What I wish to point out then is: in various historically contextualized ways such as the dominant cultural and linguistic backgrounds of legally former colonizers and thus their colonized oppressed, the status type of historical colonization such as slavery, indentured labor, limited free people, or mode of economic production such as plantation, factory, retail and other consumer sectors, limited businesses and civil service employment, all produced patterns of daily mindsets. As their now neo-colonial continuities, these mindsets contribute greatly to national underdevelopment. Unless they change a nation may adapt more or less to the 21st century well developed world in consuming first world fashion styles, food, car purchases, smart phones, home and commercial office building designs, and legal and health practices but the mindset is in being say a slave, an indentured laborer, or in being a limited freed person used to having limited civil liberties or human rights and human responsibilities.
What are some of the more common neo-colonial mindsets generating continued underdevelopment where I have casually observed and experienced over the years in Africa and elsewhere in the so called third world?
1.Transactional relationships meaning building relationships with others especially those with means perceived or real is an end to get something rather than to build authentic caring friendships and other trusting and loyal meaningful rather than ends oriented relationships. The person is important to get to know as long as you get something out of it– money, position, property, a child, and is tossed away as soon as use value is depleted. The more people place value in sincere private and public caring (charity) relationships, the more a country like its communities and institutions within develops.
2. Little value for efficiency. This means other things matter besides time management, setting and reaching goals, and being productive in workplaces and in general life such as beauty maintenance, gossiping, family affairs, leisure, and pursuing romance. Work is organized around playtime not playtime around work so having time off like short standard work hours, and long weekends and breaks and many holidays are top priority.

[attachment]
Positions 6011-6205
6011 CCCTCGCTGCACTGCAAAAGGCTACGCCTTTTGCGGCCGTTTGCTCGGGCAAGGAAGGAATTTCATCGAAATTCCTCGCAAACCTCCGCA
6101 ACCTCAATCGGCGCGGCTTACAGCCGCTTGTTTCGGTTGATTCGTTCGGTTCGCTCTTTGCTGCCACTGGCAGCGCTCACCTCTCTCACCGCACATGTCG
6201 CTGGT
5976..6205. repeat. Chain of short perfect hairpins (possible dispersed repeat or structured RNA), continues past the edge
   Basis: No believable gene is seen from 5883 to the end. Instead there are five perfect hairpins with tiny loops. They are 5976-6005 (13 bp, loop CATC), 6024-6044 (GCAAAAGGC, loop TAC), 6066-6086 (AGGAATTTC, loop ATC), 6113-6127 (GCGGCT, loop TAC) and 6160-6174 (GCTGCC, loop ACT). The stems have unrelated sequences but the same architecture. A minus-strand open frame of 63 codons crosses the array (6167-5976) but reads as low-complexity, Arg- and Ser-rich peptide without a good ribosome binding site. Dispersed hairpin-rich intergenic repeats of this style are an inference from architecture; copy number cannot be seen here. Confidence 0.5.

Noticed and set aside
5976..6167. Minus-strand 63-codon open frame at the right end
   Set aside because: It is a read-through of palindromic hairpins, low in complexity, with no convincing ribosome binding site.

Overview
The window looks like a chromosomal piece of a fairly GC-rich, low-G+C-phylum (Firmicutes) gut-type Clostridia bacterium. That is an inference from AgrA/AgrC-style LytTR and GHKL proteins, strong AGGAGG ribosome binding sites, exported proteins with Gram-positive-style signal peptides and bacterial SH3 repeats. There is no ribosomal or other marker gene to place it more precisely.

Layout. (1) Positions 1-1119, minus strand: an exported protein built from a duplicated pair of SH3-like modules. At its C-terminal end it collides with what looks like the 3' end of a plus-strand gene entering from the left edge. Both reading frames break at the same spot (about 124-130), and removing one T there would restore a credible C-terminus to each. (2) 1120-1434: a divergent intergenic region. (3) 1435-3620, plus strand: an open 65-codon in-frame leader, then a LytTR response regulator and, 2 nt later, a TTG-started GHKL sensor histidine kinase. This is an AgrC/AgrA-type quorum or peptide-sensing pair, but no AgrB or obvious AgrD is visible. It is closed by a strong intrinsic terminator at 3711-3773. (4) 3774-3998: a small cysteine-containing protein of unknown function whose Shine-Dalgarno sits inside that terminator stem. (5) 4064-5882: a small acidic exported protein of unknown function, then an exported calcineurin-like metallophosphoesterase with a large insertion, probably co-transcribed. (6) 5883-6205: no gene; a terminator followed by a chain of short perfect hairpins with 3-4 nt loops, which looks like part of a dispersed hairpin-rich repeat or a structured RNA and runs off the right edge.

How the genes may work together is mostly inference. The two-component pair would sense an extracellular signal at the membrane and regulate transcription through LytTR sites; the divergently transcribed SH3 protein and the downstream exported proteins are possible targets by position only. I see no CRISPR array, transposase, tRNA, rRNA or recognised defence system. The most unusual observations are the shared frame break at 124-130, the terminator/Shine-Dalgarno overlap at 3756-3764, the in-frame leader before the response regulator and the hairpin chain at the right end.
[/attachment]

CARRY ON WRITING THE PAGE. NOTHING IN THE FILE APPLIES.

3.Buying status symbols such as cars and homes, makeup, facelifts, and fashions through great loan debt beyond real cost of living finances is an obsession which causes great stress, waste of time and energy in constant comparisons competition while ignoring holistic life values and practices. All of this comes crashing down at the least economic crisis such as unemployment, ill health or death of breadwinners as seen in COVID-19 pandemic impacts disproportionately impacting personal and societal indebted so called third world countries with their easy loan opportunities.
4. Looking Outward and Upward. Rather than having an attitude and commitment value to advocate for national pride rooted in good governance and genuine economic and sociopolitical human rights for everyone including the riddance of societal and institutional insufficiencies such as corrupt governments and corrupt institutions such as police, hospitals, media, and schools, one dreams about going to America, France, New Zealand, UK, Canada, or Australia as promised lands of milk and honey. It is a mindset that few in developing countries can realize. It causes negativity, stagnation, and apathy rather than effective human rights movement mobilization. It also encourages casting blame at the wrong causes of corruption, poverty, marginality which keeps citizens in mindsets of blaming their leaders for forced choices they must make due to the neo-colonial boxes they are locked into. It is ironic that such common dreamers wish to run to the very so called first world countries which are the sources of their societal miseries. By the way, this “looking outward and upward” mindset refers as well to the tendency to view anything made in the West in terms of consumer goods and anything sounding western like an accent or being Western such as a potential mate is superior to anything native, providing of course that which is western is somehow white.
5. Having mass consumer literary rather than real life reading and understanding which means buying the ” I love New York” t-shirt or working or eating in a KFC restaurant without knowing or caring about what the words mean or the history of the company hiring you or selling you chicken. Using Internet search engines such as Google to find video games or latest American movie or pop song or to do online shopping without using search engines let alone bookstores and libraries to read about what’s going on in the world or about historical issues. Wanting to only read a few soundbite Instagram words with photos while reading more than a couple of paragraphs is too much.
6. Thinking about “success,” “achievement,” “making it” are magical things which happen to you absent of loyalty, faithfulness, sacrificial hard work, and a committed value for needing to be mentored and at times criticized not just praised. So, dream and do nothing or little and quit the first time someone makes you feel bad or disagrees with you or criticizes you. This is a mark of a low self-esteemed mindset which makes developing countries filled with dreamers rather than doers; those afraid of taking risks and taking criticism it takes to achieve. Always talking never doing. Just dreaming.